Modern “Healers”—Instruments of God?
A WEST AFRICAN man suffered lameness for many years. Finally he visited the isolated village of a prominent “prophet,” hoping for a cure of his affliction. He paid the prescribed “offering,” and days of fasting, meditation and prayer followed. An emotion-charged ritual climaxed the procedure, as the prophet and his prophetesses surrounded the man, singing and calling loudly to Jesus while dancing to the accompaniment of incessant drumming. But alas, no cure was forthcoming!
“You have no faith!” said the prophet.
“But I did have faith!” said the disillusioned man. “I had strong faith that God could cure me.”
What went wrong? Was it really a lack of faith? Many others claim that they are healed. Why was he not healed?
Recent glowing reports have attracted many sincere, often desperate, people to a variety of modern “healers.” The fact that they are gaining some scientific and medical attention is causing even skeptics to take a second look.
At one time, “faith healers” were associated only with the more radical fundamentalist groups in Christendom. Today, however, even some of the most conservative churches have healers and “healing services” associated with them.
When the well-known American faith healer Oral Roberts recently gave a talk at Atlanta’s Memorial Methodist Church, it was “filled to capacity and overflow with mainline ministers, theologians and laymen,” reports the Atlanta, Georgia, Journal. It notes that “he probably would not have been so warmly received by a similar group even as short a time as two years ago.”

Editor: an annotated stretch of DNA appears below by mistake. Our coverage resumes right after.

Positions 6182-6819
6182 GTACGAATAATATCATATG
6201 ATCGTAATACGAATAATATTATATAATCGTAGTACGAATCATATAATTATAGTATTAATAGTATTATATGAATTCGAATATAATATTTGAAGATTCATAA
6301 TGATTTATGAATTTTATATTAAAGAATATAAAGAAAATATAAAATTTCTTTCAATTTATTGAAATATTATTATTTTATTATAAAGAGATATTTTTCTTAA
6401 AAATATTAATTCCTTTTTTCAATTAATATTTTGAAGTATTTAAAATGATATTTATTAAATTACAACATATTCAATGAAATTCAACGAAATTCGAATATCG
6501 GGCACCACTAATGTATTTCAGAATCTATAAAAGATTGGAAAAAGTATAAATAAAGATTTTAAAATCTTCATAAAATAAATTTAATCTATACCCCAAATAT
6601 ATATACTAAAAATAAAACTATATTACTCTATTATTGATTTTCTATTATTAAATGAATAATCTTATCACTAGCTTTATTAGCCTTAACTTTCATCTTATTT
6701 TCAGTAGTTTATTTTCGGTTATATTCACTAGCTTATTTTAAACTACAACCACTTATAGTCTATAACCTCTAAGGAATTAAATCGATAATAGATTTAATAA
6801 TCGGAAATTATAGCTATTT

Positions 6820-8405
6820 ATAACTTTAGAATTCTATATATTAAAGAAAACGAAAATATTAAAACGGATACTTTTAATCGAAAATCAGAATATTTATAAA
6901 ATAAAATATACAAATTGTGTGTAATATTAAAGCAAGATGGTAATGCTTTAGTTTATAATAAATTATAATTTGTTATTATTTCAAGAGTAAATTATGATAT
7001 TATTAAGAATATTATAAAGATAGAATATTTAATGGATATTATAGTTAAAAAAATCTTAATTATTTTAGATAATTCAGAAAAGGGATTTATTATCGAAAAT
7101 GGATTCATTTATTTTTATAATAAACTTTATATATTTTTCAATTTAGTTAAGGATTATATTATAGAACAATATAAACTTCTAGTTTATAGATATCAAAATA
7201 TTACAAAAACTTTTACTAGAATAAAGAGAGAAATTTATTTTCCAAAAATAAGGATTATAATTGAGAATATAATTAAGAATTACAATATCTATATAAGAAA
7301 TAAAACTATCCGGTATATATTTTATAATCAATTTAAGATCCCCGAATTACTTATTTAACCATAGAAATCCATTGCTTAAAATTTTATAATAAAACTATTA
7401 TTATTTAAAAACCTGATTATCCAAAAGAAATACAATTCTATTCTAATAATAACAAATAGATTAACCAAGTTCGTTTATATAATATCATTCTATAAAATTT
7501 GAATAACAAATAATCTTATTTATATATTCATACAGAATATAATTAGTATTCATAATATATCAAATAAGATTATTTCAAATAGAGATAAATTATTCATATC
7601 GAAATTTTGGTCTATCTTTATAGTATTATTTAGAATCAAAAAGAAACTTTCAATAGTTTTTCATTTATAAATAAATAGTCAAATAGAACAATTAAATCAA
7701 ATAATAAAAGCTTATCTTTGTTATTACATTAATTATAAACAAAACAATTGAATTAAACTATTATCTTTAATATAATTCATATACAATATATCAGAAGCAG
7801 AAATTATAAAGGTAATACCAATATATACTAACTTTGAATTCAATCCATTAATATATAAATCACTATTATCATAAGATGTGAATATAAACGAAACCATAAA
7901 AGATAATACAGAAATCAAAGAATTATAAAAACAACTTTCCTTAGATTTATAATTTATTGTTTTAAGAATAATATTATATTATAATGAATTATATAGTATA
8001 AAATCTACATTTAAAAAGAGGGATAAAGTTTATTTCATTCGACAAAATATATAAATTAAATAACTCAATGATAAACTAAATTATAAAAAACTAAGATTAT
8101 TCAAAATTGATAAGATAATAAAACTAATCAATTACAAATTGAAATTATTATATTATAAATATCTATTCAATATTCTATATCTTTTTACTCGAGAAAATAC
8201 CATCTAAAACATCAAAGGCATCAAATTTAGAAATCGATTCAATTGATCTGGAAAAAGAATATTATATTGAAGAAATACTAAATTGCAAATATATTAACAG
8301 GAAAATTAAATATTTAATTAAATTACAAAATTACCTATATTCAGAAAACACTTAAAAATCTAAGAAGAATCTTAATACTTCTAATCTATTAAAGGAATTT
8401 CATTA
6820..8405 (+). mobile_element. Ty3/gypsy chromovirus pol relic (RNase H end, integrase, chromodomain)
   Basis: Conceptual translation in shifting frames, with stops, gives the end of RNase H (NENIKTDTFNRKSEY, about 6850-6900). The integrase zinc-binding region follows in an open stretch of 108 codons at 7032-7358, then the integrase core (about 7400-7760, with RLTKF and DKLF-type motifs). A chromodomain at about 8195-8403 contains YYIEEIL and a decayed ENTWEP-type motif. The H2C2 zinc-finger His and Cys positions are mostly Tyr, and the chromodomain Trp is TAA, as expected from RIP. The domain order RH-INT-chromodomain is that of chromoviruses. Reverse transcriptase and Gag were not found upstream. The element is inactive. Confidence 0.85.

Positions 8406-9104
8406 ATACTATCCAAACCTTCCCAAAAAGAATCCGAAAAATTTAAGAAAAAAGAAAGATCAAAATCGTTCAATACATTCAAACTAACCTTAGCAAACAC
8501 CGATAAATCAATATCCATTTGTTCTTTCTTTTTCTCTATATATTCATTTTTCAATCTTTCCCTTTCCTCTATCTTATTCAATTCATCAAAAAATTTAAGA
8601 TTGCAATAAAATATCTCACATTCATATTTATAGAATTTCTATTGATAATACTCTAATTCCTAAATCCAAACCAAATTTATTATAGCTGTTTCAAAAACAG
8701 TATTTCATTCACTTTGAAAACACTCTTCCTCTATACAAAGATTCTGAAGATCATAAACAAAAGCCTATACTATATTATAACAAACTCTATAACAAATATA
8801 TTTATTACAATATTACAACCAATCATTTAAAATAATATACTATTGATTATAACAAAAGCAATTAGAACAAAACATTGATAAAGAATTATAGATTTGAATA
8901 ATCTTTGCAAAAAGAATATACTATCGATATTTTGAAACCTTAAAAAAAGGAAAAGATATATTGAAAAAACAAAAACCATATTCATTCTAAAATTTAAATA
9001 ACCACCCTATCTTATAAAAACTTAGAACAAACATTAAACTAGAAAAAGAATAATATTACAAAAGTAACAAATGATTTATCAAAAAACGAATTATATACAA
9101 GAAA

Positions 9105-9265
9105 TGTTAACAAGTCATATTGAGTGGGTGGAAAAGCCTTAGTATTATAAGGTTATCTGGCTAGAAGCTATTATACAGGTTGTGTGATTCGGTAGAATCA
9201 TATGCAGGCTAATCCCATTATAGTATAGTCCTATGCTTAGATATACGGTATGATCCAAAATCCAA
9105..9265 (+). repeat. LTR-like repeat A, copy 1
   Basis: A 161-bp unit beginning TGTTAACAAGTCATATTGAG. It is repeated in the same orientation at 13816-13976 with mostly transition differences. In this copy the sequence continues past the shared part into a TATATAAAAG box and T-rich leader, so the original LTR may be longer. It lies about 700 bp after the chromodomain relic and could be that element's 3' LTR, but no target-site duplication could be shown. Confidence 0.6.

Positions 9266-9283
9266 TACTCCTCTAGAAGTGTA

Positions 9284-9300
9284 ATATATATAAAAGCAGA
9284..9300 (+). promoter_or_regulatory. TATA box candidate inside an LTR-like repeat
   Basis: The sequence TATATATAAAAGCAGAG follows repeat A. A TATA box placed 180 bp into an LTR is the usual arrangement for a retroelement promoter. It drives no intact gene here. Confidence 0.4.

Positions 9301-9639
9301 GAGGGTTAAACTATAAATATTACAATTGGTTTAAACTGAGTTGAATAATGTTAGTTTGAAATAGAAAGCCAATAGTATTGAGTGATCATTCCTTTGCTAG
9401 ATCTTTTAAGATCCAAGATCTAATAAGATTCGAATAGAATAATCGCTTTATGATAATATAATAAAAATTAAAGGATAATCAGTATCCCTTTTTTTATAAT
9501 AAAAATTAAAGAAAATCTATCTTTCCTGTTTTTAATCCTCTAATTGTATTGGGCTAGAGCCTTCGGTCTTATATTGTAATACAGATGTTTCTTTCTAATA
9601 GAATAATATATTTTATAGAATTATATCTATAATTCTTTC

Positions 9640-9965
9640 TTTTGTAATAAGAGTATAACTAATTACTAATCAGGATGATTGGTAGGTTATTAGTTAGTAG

Twelve bishops and 700 priests attended last summer’s Catholic Charismatic Renewal Conference at the University of Notre Dame. A massive healing service was held at one point in the meetings. Also, the famed Bolivian evangelist-healer Julio Ruibal is a Catholic.
“A few years ago, reports on the exploits of a faith healer would have drawn little more than snorts of derision from the medical community,” says senior editor John Carlova of Medical Economics magazine. However, some doctors are changing. In his article titled “Even M.D.s Have Faith in This Faith Healer,” Carlova describes the activities of healer Olga Worrall, a Methodist, to whom “scores of M.D.s have gone . . . for treatment of their own ailments,” and to whom “scores more have unofficially referred ‘hopeless’ cases.”
And the deputy director general of the World Health Organization, Dr. T. Adeoye Lambo, calls for “some of these so-called witch-doctors, whom I would prefer to call traditional healers, . . . to be given an official position within the community . . . so that their services too could be incorporated into the overall health services of their nation.”—World Health, April 1974.
With such a backdrop, it is not surprising that an administrator of the National Institute for Mental Health told the recent convention of the American Psychiatric Association that “there is now a psychic healer on every block, and there’s no question that they are effective in some cases. The question is why.”